Jump to content

Does unRAID really prefer to use core 0? - relevance for Threadripper 2


Recommended Posts

It's sort of an accepted fact that unRAID prefers to use core 0 but is it really true?

Or is it that unRAID prefers to use the first available (i.e. not isolated) core?


In most system, first available core just happens to be core 0.


However, one can consider a scenario in which isolcpus is used to isolate core 0 for a VM.

Would unRAID skip to the first one that is not isolated?


I believe this seemingly rather academic question has implication for Threadripper 2 WX CPUs.

For these CPUs, 2 of the 4 dies don't have direct memory access - in effect creating 2 tiers of cores, the "fast" and the "slow", so to speak.

Given how things are typically numbered, core 0 is very likely to be a fast one, which is sort of a waste as typical unRAID tasks probably won't care too much about a bit more memory latency.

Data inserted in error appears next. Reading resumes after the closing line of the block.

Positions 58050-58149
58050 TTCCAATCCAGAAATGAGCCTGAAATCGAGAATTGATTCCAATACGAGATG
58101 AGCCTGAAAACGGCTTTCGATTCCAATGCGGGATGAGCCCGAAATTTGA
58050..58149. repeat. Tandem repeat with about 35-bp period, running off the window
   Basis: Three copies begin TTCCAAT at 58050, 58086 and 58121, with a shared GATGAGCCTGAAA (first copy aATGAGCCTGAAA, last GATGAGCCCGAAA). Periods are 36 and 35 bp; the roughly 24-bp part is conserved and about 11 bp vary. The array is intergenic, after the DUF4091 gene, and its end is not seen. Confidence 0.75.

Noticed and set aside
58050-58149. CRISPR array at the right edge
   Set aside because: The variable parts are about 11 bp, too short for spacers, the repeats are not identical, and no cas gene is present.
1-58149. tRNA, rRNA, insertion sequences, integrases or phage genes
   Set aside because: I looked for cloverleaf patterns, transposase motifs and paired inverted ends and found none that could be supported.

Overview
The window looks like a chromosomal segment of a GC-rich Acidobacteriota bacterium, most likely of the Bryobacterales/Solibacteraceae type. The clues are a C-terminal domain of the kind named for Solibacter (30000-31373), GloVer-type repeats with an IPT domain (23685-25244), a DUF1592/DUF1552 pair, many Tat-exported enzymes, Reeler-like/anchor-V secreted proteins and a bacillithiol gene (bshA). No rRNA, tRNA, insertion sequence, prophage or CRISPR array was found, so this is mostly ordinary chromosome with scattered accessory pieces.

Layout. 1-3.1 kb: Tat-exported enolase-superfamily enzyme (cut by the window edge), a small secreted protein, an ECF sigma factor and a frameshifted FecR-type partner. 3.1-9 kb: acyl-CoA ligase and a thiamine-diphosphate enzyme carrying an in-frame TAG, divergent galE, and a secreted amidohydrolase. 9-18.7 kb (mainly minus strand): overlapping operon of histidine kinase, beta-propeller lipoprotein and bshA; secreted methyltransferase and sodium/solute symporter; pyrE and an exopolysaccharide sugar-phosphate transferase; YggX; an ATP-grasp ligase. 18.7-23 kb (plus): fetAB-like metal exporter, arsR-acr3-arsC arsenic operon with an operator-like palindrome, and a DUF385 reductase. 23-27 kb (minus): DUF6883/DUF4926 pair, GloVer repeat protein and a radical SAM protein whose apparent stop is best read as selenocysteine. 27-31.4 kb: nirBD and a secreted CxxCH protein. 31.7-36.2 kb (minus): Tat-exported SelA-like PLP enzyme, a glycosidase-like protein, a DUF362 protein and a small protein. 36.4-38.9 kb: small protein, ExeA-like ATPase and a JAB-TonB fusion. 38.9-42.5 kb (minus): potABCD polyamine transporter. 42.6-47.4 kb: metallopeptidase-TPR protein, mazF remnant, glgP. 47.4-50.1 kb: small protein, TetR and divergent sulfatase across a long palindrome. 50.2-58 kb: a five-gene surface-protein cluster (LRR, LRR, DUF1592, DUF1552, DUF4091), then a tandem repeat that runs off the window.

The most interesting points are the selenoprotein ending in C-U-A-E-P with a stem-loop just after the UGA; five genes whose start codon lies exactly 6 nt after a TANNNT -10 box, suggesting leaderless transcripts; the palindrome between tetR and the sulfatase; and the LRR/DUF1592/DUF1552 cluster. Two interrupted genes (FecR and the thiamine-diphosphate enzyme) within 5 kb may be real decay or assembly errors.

Hence it would not be a ridiculous idea to isolate all 16 fast cores for a "bang-bang" VM and let unRAID use the rest for more "mundane" stuff like Plex.

Would that even work? ?


TIA. ?


Link to comment
47 minutes ago, John_M said:

Surely in order to support your "bang-bang" VM you need QEMU to be running on a "fast" core too. What's the sense in relegating the hypervisor to a "slow" core?


From my (non-TR) server, when my VM is stressed 100%, the remaining core doesn't come anywhere close to that. I thought that means the QEMU doesn't really need to be that fast.

So I would assume any speed reduction by putting the QEMU on a slow core would be less than speed reduction by losing 1 fast core in the VM.


Link to comment


This topic is now archived and is closed to further replies.

  • Create New...